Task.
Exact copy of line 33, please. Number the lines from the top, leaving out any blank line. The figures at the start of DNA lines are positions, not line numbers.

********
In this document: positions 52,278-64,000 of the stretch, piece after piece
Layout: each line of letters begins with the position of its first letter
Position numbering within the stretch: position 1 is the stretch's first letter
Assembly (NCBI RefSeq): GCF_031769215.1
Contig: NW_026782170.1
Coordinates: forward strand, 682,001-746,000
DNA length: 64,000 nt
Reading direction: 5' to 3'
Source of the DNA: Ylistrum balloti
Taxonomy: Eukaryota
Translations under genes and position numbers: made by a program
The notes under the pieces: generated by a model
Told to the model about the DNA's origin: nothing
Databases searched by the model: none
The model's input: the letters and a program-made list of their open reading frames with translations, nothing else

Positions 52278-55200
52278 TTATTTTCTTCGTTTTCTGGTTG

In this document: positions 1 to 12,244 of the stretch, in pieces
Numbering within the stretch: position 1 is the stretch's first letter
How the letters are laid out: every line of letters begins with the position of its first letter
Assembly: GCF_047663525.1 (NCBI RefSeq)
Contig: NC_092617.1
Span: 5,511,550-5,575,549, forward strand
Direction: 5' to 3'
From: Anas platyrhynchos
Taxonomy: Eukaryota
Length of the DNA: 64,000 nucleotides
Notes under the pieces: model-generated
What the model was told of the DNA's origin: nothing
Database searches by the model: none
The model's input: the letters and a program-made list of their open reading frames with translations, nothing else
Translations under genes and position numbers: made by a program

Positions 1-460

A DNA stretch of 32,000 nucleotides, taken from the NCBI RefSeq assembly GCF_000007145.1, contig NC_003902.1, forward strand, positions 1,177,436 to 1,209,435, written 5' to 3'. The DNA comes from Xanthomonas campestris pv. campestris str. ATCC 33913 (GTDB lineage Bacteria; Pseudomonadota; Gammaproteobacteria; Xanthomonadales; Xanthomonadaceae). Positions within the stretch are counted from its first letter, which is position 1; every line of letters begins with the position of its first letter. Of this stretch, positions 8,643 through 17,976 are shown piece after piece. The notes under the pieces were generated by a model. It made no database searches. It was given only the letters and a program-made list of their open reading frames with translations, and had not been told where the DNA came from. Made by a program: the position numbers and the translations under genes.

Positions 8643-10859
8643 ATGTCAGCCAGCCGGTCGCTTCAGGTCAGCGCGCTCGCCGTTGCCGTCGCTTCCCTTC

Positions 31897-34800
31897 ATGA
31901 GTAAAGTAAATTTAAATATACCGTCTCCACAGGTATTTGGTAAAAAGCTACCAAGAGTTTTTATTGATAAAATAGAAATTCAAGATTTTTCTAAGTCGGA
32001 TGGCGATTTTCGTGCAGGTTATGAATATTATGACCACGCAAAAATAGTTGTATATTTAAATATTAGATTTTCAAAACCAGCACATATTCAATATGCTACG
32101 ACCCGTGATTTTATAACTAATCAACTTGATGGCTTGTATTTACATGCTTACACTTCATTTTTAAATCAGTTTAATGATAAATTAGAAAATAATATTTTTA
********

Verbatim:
Positions 1-460